I remember the tense discomfort of my flimsy excuse, but don’t recall just what it was. I remember the relief of avoiding being face-to-face with a dying person. In 1991, I hadn’t learned to sit with death, witness suffering, or wait for the last breath.
I didn’t fly to Florida to say goodbye to Benny who loved my tomato sauce and cherry pie and loved my children as though they were his own grandkids. Benny married Vic’s mom Virginia when he was 54 and Vic was 21. He didn’t try to father Vic even though he didn’t have children of his own.
We were Benny’s family.
He loved taking Virginia’s grandchildren, his grandchildren of the heart, to the fancy restaurant where he was bartender. He made them Shirley Temples and showed them off. He never said a critical word about either of them—or about me. Quite a contrast to my mother-in-law
Focused on protecting myself from Virginia, I undervalued this sweet patient man. I didn’t know why he put up with Virginia’s rages or didn’t fight back when she turned her wrath on him. Why did he stay with her? Neither Vic nor I could answer that, but I imagine having a family was a part of it. Grandkids and a daughter-in-law who made cherry pie—just for him.
Benny was flashy, New York City Italian style. He wore well-tailored slacks and white sport’s jackets, shoes polished into mirrors, and a watchman’s cap. He loved dancing to the big band sound. His Brooklyn accent said “pauk” instead of park and “dat” instead of that, giving away his cultural roots. His hair was well-trimmed, he smelled of spicy after-shave, and he drove a Cadillac.
David and Anthony spent weeks with their grandparents in the summer. When they were older, Virginia complained about the kid’s hair styles, clothing, anything she perceived as imperfection, but Vic and I knew Benny would protect them. When Virginia criticized, Benny swept them out of her beauty shop and drove them to the beach.
When he visited us in the country, he helped my husband and son build a skateboard ramp. He was sick by then, but after a fall and with a gash on his nose, he climbed back up with his hammer. We couldn’t talk him out of it. He brought special wine and kept out of family arguments. He and Virginia played endless games of poker with the kids he called “my boys.” He gave them their very own set of red, white, and blue chips.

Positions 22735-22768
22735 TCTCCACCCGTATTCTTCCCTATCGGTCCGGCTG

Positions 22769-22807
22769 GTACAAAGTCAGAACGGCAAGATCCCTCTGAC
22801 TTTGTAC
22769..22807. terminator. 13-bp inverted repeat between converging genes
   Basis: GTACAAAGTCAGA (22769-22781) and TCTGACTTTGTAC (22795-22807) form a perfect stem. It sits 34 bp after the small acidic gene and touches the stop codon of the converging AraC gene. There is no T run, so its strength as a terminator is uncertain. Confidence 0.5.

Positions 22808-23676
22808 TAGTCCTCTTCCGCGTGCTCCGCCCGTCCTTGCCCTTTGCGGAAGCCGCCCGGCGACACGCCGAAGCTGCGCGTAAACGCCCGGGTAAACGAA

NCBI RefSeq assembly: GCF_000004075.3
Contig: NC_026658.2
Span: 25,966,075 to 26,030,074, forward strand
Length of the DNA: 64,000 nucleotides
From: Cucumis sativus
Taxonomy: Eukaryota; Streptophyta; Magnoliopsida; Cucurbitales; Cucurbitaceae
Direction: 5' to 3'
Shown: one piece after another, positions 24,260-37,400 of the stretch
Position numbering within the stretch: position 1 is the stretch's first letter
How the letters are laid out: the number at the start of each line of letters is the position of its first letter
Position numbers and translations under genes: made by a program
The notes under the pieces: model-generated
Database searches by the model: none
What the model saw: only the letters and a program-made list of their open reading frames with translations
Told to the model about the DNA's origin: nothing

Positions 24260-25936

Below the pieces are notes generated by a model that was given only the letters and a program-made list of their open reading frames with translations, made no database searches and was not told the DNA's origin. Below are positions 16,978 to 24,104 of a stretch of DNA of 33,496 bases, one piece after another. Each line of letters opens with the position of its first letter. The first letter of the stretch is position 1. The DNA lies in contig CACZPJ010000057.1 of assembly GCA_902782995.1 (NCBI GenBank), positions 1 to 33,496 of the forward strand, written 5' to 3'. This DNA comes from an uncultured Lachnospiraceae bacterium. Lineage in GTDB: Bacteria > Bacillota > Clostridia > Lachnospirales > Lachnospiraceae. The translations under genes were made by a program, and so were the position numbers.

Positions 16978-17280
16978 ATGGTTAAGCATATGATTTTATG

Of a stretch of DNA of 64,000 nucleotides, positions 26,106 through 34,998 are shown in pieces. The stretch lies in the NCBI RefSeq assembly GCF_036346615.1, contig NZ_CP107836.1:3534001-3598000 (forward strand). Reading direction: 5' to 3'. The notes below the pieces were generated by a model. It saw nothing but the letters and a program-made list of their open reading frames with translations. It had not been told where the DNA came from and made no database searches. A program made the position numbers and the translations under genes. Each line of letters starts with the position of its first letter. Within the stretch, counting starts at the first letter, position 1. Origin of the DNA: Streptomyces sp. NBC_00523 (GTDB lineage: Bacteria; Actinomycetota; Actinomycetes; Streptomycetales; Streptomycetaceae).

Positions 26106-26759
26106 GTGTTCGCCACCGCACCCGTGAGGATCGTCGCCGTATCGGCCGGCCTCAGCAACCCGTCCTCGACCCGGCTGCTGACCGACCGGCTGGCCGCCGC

Benny was diagnosed with colon cancer in 1990. He visited us a few times after the diagnosis. As always, I baked a pie. He was quiet about his illness and didn’t complain other than saying, “I don’t know why I don’t feel better.” Virginia made sure no one answered that question. She refused to upset him with the truth, but I have to hand it to her. She took care of him at home with hospice.
Why didn’t I go to Florida with Vic to say goodbye a month before Benny’s death? Part of it was the gag rule about speaking about his illness and part was Virginia insisting I shouldn’t come, but I was protecting myself. Our teenage sons went with Vic. I did not. I had learned the art of running as a kid. Hide those tears. Pretend nothing is happening. Don’t mention death.
Didn’t I know better by the time I was 45? I’d witnessed my teacher’s cancer death and said goodbye to him. Benny was mentally clear until his last days, still asking why he wasn’t getting better. I wish I’d told the truth, but I doubt he wanted to hear it.
I spoke with him on the phone many times that last month. He didn’t scold me. That was never his way. He accepted my love at a distance as though it was a precious gift. We talked about pie and the boys.
After his funeral, perched on a rock at the beach, taking in the vast stillness of the Gulf of Mexico, I faced my mistake. I quietly carried my regret even though no one else felt I’d done anything wrong.
Being with Benny would have shown me the gift of death for those who need a way out. I would have learned about compassion and forbearance. I could have held his hand and looked into his kind brown eyes. I could have thanked him for his unending sweetness.
I wish I had another chance.
Thank you, Benny, for your loving acceptance of me as I was. Your sweetness helped me see myself, take in my regret, and know that next time, for the next death, I would be there. No matter what.
Do you regret times you didn’t show up for someone and wish you’d overcome your fears or made the effort? I’d love to hear your stories. This was a painful lesson for me, but what a teaching it was. For another article related to Benny, see To Forget and To Remember. For an article about supporting my brother 25 years later, see The Thief: When Cancer Returns.